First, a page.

Jesus and His Followers Healed People—It’s in the Bible!

So where do Pentecostals get the idea that God responds in miraculous ways when people pray? The answer is simple: it’s in the Bible. It tells of more than forty miracles and healings that Jesus did, and one biblical author even had the audacity to add that “the whole world could not contain the books if all his works were written down in detail.”1 Jesus restored a blind man’s sight, raised a dead little girl back to life, calmed a storm while in a boat on a lake, straightened crippled limbs, cured skin diseases, and turned water into wine. People like Pentecostals, who read the Bible in a straightforward way and take it as gospel, are impressed by these miracles and healings. But what of those who object that just because Jesus worked miracles, does that mean that people today should think they could do the same? Pentecostalism has a response for them.
Pentecostals believe that Jesus was telling the truth when he said, “I assure you that if anyone believes in me, they will be able to do the same things that I do; and they will do even greater things than these, because I am going back to the Father.”2 They believe that after Jesus came back to life following his execution, he empowered all of his followers to pray, heal, and trust God for miracles, just as Jesus himself had done. In fact, the amazing stories start immediately after Pentecost—that’s the day Jesus filled his friends with the Holy Spirit so they could live like him and tell people about him and help them live as Jesus did. Peter healed a crippled man on the steps of the temple within a month of Jesus’ being gone, others “performed many miraculous signs and wonders among the people,” and Paul raised a dead boy back to life. James wrote that “if you are sick, ask the mature believers to come and pray for you. Ask them to put olive oil on you in the name of the Lord. Prayers offered in faith will make sick people well. The Lord will heal them, and if they have sinned, he will forgive them.”3 These are not just a few random stories and instructions thrown together to make a case; Pentecostals believe that the miraculous was a regular and expected part of what God was doing through his people in the early years of Christianity and that God still wants Christians to live this same way.
Pentecostals have been severely criticized since the beginning of the movement for believing in modern-day healings and miracles. Some Christians argue that miracles were just for the first century, the first few generations of Christianity, the Bible days. They say that such things died out hundreds of years ago and that God doesn’t work that way anymore. But Pentecostals believe they have both the Bible and experience on their side; how else could they keep doing what others say can’t be done? They really believe that everything that happened in the Bible can happen now, that all Christians everywhere in the world are supposed to be a continuation of the Bible days and can look to God for miracles. If asked, a Pentecostal would say that right now anyone, including you, can ask God to heal you . . . and it might just happen.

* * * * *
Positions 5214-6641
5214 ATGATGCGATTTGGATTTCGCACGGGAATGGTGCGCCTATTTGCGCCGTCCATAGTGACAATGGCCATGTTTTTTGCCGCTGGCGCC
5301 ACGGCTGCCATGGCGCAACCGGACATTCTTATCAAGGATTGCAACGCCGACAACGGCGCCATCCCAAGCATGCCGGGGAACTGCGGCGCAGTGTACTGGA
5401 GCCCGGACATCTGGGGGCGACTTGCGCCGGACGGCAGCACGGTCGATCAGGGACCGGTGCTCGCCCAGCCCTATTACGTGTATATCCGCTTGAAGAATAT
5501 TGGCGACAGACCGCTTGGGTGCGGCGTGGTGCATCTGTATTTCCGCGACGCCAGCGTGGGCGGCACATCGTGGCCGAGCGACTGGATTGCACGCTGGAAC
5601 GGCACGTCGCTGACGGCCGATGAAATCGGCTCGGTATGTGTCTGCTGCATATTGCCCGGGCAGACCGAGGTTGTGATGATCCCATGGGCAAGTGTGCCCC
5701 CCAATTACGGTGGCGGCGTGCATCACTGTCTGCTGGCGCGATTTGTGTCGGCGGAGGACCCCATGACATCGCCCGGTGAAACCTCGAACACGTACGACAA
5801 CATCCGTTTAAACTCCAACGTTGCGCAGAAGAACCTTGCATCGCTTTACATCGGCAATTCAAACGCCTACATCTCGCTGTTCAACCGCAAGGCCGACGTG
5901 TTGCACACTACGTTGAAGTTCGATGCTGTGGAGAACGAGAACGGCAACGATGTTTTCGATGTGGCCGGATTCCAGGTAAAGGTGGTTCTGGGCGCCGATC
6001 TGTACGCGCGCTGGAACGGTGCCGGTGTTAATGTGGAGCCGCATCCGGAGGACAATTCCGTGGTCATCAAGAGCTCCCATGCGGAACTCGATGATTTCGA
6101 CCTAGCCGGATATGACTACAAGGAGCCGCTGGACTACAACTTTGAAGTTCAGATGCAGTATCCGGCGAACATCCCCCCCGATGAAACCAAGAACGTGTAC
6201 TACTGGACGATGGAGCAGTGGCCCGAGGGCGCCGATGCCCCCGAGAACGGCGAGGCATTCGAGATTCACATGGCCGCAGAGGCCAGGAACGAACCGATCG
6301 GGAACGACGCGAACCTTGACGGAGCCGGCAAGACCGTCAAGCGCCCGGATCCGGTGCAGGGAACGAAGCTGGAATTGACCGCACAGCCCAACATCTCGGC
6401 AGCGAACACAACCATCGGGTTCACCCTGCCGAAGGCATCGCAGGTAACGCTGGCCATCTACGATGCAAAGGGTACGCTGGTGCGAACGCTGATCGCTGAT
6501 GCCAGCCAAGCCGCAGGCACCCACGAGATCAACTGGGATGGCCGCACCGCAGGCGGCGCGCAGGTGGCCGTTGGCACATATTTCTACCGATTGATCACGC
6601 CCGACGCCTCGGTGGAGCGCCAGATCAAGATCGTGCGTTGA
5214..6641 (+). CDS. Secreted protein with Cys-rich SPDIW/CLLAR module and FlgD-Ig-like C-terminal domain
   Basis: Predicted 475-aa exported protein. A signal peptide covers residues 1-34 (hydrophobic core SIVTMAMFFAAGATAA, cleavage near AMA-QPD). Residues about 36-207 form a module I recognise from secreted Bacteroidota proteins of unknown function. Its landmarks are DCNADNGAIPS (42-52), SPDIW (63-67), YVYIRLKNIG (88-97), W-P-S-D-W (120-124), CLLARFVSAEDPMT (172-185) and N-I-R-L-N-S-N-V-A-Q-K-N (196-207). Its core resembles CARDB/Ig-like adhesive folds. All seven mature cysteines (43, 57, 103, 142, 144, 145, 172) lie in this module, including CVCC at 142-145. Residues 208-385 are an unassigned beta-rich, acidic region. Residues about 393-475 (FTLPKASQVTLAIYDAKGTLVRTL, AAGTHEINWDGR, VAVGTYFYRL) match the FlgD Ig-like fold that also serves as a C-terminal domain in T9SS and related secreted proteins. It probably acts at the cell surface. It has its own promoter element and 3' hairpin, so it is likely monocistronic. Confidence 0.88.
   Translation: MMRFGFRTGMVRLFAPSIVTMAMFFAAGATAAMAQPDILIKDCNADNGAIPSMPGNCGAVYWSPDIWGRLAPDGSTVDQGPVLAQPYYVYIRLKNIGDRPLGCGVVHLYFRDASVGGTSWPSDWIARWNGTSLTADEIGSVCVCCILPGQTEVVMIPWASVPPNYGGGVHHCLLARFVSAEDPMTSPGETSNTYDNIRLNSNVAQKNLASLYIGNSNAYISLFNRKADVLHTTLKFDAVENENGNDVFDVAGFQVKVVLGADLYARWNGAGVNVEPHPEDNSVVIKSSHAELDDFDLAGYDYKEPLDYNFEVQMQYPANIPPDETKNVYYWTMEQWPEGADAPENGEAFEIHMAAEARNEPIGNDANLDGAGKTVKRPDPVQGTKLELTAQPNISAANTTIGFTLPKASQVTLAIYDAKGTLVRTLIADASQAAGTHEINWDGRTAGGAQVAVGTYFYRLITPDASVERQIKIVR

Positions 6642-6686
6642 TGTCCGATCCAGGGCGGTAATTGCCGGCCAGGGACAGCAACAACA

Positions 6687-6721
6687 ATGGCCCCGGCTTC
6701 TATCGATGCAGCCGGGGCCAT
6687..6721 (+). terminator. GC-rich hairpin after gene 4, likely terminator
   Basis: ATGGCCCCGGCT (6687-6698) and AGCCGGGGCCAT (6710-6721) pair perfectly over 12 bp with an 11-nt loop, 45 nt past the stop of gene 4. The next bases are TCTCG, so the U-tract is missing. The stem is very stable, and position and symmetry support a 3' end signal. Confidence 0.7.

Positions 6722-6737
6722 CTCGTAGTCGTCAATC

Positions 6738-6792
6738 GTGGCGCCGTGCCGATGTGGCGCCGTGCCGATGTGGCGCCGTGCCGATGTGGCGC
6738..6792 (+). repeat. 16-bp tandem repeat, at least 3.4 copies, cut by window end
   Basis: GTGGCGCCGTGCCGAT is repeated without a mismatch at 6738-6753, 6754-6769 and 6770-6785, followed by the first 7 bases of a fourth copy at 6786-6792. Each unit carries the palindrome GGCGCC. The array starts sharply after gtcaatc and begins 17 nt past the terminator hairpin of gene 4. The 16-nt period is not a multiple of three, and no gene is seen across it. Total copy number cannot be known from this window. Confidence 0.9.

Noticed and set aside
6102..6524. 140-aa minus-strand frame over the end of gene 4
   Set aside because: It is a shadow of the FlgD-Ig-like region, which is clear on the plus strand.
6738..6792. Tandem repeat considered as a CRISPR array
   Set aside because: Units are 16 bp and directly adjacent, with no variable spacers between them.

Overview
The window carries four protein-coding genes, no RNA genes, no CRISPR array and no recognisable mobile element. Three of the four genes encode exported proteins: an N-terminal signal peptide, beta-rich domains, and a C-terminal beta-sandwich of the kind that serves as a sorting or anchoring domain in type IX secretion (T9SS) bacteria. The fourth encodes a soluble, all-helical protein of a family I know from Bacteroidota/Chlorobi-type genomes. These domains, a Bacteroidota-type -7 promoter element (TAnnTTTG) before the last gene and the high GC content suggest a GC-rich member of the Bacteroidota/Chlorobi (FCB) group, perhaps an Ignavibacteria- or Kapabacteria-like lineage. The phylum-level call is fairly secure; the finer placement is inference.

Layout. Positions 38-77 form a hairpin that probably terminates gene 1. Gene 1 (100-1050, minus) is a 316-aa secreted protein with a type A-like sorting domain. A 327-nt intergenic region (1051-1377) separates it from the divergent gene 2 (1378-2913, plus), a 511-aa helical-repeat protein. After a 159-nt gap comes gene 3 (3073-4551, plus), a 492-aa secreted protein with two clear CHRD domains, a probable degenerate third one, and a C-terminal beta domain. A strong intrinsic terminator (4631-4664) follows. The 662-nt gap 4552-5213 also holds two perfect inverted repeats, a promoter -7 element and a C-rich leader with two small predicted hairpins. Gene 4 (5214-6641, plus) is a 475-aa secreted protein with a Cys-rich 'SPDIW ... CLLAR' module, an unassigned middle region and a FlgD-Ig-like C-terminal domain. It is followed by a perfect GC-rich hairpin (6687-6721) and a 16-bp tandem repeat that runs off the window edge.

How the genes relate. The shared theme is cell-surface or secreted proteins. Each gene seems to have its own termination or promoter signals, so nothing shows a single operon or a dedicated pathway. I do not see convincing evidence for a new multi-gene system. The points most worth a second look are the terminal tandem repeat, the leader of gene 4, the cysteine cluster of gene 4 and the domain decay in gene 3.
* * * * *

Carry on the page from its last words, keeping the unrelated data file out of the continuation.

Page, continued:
Praying with Faith: How It Works

Pentecostals have many ways of reasoning about how praying with faith works. I’ve heard that “faith is stepping out on nothing and landing on something.” Like the little boy in The Polar Express who had to believe before he could see Santa Claus, Pentecostals trust that they’re going to be OK even when all the evidence appears to weigh against them. You have to believe that it is possible. The Gospel according to Mark reports that Jesus said, “And these signs will accompany those who believe, in my name they will . . . place their hands on sick people and they will get well.”4 Only by truly believing can miraculous things happen; it’s kind of like working with God, receiving what God really wants for us. Believing is agreeing with God. The Assemblies of God (with over forty million members worldwide) says it this way: “We take these Scriptures at face value and openly practice them in our church. We don’t claim to be successful 100 percent of the time, but we persist in asking God to show his love and concern in tangible ways when the human body is suffering. And he does.”5 Pentecostals also place great significance on Jesus’ saying that “in my name” miracles will happen. They pray “in the name of Jesus” and believe it is the most powerful name in the world, claiming that prayers prayed specifically in the name of Jesus are much more effective than any other prayers.